ACLU of Louisiana: Video of Baton Rouge Police Officer Restraining a Child with Banned Chokehold Maneuver Shows Need for Systemic Reform
NEW ORLEANS – The ACLU of Louisiana reiterated its call for systemic reforms to policing in response to a video showing a Baton Rouge police officer restraining a juvenile using a chokehold, a maneuver that has been banned by the Baton Rouge Police Department since 2017.
“We are deeply saddened by the images we’ve seen on this video, and we’re also exhausted. For generations, Black children have been racially profiled and brutalized at the hands of law enforcement, and enough is enough,” said ACLU of Louisiana Executive Director Alanah Odoms. “This incident is yet another reminder of the urgent need not only for reform and accountability, but for a fundamental reimagining of the role of policing in our communities. As we’ve seen, banning chokeholds did not stop this child from being brutalized, and incremental reform will not end the epidemic of police violence in America.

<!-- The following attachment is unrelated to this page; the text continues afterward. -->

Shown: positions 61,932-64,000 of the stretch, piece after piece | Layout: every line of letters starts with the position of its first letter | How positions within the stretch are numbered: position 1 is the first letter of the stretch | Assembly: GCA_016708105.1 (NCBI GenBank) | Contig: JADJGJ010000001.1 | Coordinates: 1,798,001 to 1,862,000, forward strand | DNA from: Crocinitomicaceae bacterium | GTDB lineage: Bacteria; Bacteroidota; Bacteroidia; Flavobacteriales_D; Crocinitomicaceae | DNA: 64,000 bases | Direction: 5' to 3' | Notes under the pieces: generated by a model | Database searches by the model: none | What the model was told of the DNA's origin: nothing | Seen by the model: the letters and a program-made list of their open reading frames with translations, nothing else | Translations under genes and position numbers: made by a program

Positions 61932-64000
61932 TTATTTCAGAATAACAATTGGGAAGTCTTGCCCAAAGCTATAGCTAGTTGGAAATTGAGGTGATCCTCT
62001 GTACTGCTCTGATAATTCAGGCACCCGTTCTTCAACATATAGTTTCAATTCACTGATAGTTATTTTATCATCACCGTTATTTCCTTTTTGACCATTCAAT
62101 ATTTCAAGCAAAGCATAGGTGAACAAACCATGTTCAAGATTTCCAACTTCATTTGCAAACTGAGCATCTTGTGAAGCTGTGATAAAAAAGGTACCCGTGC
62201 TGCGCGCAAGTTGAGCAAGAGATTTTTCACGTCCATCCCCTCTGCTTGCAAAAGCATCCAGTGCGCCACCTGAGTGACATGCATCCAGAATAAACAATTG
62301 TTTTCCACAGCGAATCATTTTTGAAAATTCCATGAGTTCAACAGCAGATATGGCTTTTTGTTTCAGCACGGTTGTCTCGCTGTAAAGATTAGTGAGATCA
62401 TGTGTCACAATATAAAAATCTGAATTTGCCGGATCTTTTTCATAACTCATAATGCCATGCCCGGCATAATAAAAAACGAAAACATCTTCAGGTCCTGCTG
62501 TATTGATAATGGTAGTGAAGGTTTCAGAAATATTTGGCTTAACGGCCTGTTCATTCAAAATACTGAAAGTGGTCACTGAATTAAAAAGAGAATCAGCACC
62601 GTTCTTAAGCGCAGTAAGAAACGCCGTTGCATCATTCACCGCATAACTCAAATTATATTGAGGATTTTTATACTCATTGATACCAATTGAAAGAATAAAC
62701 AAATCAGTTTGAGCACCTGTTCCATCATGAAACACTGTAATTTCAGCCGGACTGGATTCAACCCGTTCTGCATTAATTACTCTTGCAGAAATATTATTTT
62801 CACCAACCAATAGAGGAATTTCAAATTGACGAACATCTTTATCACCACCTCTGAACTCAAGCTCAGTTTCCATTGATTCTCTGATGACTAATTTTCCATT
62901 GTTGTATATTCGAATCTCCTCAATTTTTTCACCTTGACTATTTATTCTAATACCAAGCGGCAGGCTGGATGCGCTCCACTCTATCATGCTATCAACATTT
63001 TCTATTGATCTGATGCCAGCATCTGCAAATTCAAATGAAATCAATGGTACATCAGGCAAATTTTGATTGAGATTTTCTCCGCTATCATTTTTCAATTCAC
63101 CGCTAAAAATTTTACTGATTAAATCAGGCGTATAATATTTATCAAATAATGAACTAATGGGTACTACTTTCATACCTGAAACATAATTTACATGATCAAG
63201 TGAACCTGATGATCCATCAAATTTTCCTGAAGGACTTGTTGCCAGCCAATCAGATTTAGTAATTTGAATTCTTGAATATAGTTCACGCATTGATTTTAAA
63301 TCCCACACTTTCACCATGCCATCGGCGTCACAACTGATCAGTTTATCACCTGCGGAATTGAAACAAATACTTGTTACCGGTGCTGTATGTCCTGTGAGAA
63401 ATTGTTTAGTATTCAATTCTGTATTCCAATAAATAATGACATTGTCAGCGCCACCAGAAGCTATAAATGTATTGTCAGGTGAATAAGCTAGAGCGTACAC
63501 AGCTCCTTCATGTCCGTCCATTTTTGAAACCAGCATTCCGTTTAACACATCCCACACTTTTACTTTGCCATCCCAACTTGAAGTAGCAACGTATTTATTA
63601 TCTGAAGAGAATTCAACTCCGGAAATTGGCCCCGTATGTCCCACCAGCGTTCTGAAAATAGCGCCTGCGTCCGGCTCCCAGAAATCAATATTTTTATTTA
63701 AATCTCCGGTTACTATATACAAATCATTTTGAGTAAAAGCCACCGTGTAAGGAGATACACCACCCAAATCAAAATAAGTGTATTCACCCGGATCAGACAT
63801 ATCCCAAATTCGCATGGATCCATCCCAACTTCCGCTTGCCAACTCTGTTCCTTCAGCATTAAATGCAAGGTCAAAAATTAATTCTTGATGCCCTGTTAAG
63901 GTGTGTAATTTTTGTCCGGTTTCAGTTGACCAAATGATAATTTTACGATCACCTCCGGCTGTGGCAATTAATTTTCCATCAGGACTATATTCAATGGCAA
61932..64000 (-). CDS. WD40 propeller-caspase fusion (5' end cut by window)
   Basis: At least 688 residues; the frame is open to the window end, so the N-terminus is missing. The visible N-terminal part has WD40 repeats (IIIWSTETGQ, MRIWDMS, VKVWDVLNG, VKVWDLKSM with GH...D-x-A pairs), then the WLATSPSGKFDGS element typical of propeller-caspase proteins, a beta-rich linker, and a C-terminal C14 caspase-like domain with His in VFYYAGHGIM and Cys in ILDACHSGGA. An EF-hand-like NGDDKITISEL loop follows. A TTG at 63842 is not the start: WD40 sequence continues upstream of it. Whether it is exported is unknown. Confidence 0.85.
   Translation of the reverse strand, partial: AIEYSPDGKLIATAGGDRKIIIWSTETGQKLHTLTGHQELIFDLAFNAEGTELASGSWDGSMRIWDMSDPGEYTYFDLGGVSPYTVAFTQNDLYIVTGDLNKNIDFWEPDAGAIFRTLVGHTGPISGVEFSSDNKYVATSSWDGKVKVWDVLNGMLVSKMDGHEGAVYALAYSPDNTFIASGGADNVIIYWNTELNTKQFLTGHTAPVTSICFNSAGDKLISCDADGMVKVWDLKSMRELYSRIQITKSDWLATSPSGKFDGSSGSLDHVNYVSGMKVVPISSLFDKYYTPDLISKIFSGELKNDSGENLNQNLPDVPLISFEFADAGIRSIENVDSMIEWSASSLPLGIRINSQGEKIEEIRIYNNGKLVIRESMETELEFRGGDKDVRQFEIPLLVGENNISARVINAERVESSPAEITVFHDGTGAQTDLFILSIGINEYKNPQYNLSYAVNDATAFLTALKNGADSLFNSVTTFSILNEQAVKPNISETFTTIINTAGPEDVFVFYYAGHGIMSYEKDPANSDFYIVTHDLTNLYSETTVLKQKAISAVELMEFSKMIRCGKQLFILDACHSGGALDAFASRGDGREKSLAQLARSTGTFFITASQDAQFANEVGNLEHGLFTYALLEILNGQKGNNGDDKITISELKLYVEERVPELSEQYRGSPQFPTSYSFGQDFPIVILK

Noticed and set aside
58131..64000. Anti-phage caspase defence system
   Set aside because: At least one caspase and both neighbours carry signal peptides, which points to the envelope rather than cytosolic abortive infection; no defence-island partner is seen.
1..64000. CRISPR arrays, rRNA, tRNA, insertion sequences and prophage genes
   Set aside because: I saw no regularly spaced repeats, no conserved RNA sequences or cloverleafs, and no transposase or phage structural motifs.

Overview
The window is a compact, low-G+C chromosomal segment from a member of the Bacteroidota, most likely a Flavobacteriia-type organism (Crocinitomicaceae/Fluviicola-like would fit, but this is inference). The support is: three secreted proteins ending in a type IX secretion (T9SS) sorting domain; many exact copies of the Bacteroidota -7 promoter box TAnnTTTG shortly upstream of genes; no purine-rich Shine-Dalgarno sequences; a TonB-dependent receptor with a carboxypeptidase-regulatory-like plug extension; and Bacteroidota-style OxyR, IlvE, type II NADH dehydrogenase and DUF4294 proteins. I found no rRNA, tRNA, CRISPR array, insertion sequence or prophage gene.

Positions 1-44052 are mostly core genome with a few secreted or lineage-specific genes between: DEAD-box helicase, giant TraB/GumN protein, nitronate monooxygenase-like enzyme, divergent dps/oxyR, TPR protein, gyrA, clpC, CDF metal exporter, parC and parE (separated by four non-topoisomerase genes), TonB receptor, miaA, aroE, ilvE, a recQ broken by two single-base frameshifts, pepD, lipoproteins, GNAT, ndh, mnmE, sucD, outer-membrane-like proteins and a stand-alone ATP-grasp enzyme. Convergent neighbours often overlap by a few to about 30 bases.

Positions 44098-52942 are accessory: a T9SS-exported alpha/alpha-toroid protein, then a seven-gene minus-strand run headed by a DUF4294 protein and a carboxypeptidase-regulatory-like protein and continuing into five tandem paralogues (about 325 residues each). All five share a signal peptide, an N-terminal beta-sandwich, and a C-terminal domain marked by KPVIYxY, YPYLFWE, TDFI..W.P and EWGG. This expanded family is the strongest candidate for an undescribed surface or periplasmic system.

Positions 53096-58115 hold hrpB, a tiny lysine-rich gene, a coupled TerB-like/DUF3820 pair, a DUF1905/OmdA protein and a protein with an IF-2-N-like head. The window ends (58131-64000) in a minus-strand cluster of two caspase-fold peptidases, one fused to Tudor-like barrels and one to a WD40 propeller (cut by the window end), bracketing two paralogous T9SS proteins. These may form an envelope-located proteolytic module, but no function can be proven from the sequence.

We must dismantle the machinery of white supremacy and police brutality from the ground up. Individually and collectively, we have the power to lead changes in the laws, policies, practices, and culture that have done so much damage in Black and Brown communities.”
Racial justice is a core priority of the ACLU of Louisiana and the organization works in communities throughout the state to raise awareness about the legacy of white supremacy, confront racial injustice, and hold police accountable. Last year, the ACLU of Louisiana launched Justice Lab: Putting Racist Policing on Trial, an intensive litigation and storytelling effort to challenge racially discriminatory policing practices and combat police violence against people of color. The campaign enlists for-profit law firms and law school legal clinics in bringing cases challenging racially-motivated stops and seizures under the Fourth and Fourteenth Amendments and any other applicable laws.
The initiative continues to seek plaintiffs to bring cases challenging unconstitutional policing, and encourages anyone who has experienced police misconduct in Louisiana, such as excessive force, wrongful arrest, racial profiling, or illegal search and seizure, to contact Justice Lab at 504-350-0100.
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